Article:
The city's only licensed medical marijuana dispensary fell outside the top 10 in pounds sold for the fourth-straight reporting period, a ranking its principal said continues to be a function of the difficulty he's had sourcing product.
Green Springs Medical CEO Dragan Vicentic said Thursday his attorney is putting together a class-action lawsuit against cultivators he said are manipulating the market. The complaint will be filed in Garland County Circuit Court, he said.
Green Springs was the leader in average daily sales for more than a year after it opened in May 2019, but its market share began to slip this summer. Vicentic said last month that three of the four growers that supply the more than two dozen operating dispensaries retaliated against him after he told the Medical Marijuana Commission cultivators couldn't keep up with demand.
According to information provided by the state, the Arkansas Department of Health has issued 87,143 patient cards since voters approved the use of marijuana for medicinal purposes in Arkansas in the November 2016 general election.
Other dispensaries have complained on their social media accounts about product shortages, particularly lower-cost strains of the drug.
Green Springs' sales volume ranked 12th in the report the state revenue agency released Thursday for the 16-day reporting period that ended Wednesday. The Seneca Street location reported sales of 47.35 pounds.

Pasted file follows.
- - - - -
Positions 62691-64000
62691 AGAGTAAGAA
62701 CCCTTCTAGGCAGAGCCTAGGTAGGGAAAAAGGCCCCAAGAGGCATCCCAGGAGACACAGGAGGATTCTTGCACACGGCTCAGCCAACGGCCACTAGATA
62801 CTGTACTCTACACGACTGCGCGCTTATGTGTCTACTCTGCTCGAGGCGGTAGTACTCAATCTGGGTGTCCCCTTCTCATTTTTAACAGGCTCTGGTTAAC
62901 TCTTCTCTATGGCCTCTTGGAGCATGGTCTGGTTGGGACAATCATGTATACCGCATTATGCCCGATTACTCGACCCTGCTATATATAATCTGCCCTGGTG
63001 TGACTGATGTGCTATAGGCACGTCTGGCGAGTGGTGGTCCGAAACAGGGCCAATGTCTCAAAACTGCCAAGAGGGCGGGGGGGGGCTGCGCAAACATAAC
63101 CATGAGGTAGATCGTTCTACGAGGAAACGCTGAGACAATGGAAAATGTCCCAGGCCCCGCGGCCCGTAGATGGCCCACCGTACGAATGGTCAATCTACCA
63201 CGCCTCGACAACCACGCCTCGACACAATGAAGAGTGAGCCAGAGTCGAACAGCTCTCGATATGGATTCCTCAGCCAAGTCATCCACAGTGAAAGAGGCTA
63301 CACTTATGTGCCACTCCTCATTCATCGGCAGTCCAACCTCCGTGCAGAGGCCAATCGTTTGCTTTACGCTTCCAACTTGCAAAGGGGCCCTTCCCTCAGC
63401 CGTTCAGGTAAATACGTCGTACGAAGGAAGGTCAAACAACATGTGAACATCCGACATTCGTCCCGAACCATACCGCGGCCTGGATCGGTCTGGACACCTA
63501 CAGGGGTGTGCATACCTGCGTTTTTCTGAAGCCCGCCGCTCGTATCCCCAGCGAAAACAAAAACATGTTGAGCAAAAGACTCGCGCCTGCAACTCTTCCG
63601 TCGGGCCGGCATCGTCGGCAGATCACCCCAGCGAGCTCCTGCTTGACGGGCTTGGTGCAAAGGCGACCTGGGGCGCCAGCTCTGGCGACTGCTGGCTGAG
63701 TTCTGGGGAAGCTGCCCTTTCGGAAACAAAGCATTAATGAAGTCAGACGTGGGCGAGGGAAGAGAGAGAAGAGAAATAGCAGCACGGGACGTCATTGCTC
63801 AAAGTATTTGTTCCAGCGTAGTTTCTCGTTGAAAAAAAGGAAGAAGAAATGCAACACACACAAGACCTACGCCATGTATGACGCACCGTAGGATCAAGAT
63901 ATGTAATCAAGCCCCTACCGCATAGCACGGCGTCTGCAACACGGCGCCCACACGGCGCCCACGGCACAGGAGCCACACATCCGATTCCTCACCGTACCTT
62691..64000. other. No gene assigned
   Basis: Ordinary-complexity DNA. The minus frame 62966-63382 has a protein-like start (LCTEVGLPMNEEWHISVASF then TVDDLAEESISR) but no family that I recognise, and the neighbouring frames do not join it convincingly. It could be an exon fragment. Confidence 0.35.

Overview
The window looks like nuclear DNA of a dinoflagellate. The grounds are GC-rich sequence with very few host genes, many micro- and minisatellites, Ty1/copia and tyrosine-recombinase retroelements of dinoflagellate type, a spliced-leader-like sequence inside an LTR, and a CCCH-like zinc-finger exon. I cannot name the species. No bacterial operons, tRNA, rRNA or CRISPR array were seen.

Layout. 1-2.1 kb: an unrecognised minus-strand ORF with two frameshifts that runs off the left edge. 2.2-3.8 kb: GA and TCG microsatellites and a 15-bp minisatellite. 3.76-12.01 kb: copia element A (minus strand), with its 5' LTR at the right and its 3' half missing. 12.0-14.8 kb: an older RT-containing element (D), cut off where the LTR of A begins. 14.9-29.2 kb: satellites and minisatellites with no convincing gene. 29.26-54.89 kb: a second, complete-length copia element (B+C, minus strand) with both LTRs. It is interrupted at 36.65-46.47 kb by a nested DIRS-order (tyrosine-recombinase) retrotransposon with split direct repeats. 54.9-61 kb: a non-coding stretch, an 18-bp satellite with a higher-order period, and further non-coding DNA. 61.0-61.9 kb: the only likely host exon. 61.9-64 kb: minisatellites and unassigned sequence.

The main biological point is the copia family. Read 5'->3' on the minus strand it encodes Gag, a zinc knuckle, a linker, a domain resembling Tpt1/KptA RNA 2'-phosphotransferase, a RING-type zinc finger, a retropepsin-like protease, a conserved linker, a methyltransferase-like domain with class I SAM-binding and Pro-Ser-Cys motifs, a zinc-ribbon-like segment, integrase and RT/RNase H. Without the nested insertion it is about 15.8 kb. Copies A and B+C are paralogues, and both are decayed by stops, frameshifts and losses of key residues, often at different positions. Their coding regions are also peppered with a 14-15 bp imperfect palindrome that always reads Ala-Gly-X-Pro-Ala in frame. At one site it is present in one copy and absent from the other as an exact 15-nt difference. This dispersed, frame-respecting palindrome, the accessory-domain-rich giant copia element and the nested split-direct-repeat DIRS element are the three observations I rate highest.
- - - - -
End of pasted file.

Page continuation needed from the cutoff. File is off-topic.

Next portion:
Suite 443, Garland County's other licensed dispensary, finished sixth with 81.55 pounds in reported sales.
Four of the five growers the commission initially licensed are selling product. The remaining three licenses allowed by Amendment 98 have been awarded, but those growers won't have product ready for market until next year at the earliest.
Average daily sales for the 30 dispensaries in operation as of Wednesday fell for the second-straight reporting period, dropping from $600,000 for the 20-day reporting period that ended Sept. 9 to $578,947 for the 19-day period that ended Sept. 28 to $562,500 for the 16-day period that ended Wednesday.
Total sales since the state's first legal sale of the drug in May 2019 have surpassed 25,000 pounds and $163 million. The Tax Procedure Act prohibits the state from releasing revenue figures for individual dispensaries.
The ReLeaf Center in Bentonville finished first in sales for the third-straight reporting period, reporting sales of 129.53 pounds. The northwest Arkansas location has closed within 500 pounds of Green Springs' overall sales lead of 3,238.80 pounds.
Natural Relief in Sherwood logged 106.92 pounds in sales, ranking it second for the third-straight reporting period. Acanza in Fayetteville and Harvest in Conway ranked third and fourth, reporting 86.55 and 85.85 pounds, respectively, in sales.